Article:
A federal judge in Atlanta struck a major blow against a Georgia law that bans people who boycott Israel from entering into contracts with the state.
Judge Mark Cohen ruled that the University System of Georgia violated the First Amendment rights of journalist Abby Martin in 2019 when it withdrew an invitation for her to speak at Georgia Southern University because Martin refused to sign a document pledging not to boycott Israel.
A 2016 law requires anyone who enters into a state contract worth $1,000 or more to pledge not to boycott Israel. Martin was to receive a $1,000 honorarium plus travel and lodging expenses. It’s a response to the Boycott, Divest, Sanction, or BDS movement, which urges people not to support Israeli businesses over its treatment of Palestinians. The movement has drawn new attention this month as video footage showing the aftermath of the latest round of attacks between Israel and Palestinians sparked new outrage.
The state’s lawyers filed a motion to dismiss the case, which Cohen rejected Monday.
“The certification that one is not engaged in a boycott of Israel is no different than requiring a person to espouse certain political beliefs or to engage in certain political associations,” Cohen wrote in his 29-page decision. “The Supreme Court has found similar requirements to be unconstitutional on their face.”
Cohen rejected the state’s argument that the requirement furthers the state’s interest by maintaining relations with an important national ally.
Attorney General Chris Carr’s office, the University System of Georgia and Marietta Republican state Rep. John Carson, who is author of a similar bill, were not immediately available for comment.
The ruling does not strike down the law, but makes its end essentially a foregone conclusion, said Anthony Michael Kreis, a constitutional law professor at Georgia State University.
“The next step is probably the court will strike down the law as unconstitutional and issue a declaratory judgment that says that the state can’t continue to enforce it, and then assess any monetary damages that (Martin) might be owed,” he said. “It’s kind of a weird gray space in the constitutional setting where the law has not been technically struck down, but the writing’s on the wall.”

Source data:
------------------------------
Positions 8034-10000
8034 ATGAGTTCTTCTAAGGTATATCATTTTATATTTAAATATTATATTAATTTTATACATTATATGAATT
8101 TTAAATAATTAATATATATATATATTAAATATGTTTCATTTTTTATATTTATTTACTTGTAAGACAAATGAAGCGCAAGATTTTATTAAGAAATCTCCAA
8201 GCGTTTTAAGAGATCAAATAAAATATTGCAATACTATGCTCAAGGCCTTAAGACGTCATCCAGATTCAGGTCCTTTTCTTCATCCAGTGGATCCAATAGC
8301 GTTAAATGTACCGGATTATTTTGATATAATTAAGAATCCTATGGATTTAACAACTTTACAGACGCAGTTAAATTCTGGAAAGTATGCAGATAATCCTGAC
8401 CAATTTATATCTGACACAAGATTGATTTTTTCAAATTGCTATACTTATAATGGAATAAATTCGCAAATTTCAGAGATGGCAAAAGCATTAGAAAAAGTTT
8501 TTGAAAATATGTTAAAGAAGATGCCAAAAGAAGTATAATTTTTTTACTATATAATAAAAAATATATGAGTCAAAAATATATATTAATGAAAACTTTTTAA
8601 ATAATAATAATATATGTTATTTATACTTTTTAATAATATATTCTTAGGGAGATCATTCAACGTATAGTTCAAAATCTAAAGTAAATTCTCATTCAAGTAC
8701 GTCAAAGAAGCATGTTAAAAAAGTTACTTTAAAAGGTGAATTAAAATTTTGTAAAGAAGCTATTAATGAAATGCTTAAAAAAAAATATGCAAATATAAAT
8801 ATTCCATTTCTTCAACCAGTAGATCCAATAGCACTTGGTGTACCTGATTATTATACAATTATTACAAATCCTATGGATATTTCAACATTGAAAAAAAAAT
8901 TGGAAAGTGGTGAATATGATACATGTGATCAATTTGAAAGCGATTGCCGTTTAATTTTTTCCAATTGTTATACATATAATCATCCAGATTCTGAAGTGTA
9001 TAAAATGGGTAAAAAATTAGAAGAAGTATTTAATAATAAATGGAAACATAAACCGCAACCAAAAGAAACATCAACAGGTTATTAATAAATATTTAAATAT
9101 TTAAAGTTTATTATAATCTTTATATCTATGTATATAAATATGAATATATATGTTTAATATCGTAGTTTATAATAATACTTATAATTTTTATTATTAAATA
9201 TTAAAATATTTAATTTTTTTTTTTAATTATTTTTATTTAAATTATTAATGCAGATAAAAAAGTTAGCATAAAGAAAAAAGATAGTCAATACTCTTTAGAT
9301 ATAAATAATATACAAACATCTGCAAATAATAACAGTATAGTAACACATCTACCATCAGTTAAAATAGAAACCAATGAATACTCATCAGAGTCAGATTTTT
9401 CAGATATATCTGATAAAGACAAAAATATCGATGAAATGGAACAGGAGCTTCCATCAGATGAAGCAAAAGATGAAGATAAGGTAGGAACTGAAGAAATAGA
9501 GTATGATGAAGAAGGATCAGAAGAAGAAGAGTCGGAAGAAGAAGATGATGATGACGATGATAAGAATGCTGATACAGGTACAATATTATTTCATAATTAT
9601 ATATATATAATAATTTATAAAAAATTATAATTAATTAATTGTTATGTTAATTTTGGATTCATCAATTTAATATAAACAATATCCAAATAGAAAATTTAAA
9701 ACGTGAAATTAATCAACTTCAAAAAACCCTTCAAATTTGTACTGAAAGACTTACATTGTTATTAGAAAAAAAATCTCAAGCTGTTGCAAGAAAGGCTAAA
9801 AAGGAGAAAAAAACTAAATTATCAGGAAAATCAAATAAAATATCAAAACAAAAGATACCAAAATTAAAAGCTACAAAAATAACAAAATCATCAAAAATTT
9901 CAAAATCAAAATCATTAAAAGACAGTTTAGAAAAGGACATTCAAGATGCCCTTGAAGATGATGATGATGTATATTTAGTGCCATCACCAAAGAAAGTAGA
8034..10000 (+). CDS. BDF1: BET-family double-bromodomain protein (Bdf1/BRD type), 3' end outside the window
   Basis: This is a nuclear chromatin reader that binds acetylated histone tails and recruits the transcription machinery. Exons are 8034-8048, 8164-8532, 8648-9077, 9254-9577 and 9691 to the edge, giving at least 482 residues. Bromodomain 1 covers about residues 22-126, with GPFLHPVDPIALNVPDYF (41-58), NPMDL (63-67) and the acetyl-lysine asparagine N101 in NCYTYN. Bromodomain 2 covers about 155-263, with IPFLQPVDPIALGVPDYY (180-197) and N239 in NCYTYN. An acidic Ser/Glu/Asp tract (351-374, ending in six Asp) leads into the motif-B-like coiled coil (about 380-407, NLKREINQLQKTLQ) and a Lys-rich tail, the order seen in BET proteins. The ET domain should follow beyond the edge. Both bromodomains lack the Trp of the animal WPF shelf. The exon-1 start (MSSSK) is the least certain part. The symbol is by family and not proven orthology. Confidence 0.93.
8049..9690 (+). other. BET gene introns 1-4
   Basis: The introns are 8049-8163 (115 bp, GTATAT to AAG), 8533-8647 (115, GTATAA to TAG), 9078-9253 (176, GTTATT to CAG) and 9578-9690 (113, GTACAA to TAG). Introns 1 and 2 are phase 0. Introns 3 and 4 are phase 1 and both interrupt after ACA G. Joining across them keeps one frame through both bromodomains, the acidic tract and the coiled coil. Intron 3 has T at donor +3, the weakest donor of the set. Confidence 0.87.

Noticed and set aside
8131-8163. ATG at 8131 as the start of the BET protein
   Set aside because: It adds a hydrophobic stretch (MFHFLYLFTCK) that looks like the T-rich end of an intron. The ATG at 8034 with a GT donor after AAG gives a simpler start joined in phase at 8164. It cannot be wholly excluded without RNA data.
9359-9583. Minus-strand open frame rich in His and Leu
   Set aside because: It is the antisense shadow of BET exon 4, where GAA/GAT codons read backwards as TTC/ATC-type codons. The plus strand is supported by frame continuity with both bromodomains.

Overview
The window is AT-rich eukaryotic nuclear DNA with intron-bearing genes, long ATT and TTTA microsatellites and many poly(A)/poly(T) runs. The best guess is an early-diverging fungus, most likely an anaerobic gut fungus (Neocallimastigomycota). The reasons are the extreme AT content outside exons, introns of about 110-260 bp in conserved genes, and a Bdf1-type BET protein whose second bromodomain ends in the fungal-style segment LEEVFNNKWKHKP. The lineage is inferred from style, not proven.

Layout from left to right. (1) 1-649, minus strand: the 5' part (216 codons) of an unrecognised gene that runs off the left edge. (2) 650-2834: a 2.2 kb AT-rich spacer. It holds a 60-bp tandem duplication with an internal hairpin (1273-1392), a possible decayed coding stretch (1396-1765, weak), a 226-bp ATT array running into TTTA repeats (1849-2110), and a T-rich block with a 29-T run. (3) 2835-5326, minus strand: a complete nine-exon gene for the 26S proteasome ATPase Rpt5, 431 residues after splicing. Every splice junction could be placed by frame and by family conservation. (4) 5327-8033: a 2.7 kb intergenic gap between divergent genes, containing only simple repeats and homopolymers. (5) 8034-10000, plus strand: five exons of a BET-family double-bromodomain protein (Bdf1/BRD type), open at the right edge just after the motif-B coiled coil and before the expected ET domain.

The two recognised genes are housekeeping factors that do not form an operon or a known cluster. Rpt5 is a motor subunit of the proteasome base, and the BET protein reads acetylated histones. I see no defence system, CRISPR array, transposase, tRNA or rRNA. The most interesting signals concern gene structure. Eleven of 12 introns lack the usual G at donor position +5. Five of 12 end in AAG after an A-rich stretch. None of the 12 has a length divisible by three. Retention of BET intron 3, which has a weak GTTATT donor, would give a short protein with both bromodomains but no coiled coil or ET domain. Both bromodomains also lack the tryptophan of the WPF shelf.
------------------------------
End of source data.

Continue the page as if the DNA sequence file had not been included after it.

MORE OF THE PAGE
The state could appeal the decision, said Partnership for Civil Justice Fund attorney Mara Verheyden-Hilliard, who represented Martin in the lawsuit along with the Council on American-Islamic Relations.
The decision also likely means the demise of a similar bill sponsored this year in the state Legislature to raise the threshold needed to trigger the law from $1,000 to $100,000, greatly decreasing the number of people potentially barred from state contracts and therefore reducing the state’s vulnerability to lawsuits.
That bill passed the House in March but was amended by the Senate just before the 2021 session expired, technically leaving it teed up for a vote in next year’s session. Lawmakers could decide to pass it, but it will likely never take effect, Kreis said.
“It may very well happen, but I would say it’s pretty much, constitutionally speaking, it’s dead on arrival,” he said. “The unconstitutional condition of attaching that requirement doesn’t suddenly become acceptable once the monetary threshold is raised to $100,000.”
Atlanta Democratic state Rep. Becky Evans filed a bill in March to repeal the state’s BDS law. Her measure did not gain traction in the Legislature.
Similar laws have been struck down in states including Texas, Arkansas, Arizona and Maryland.
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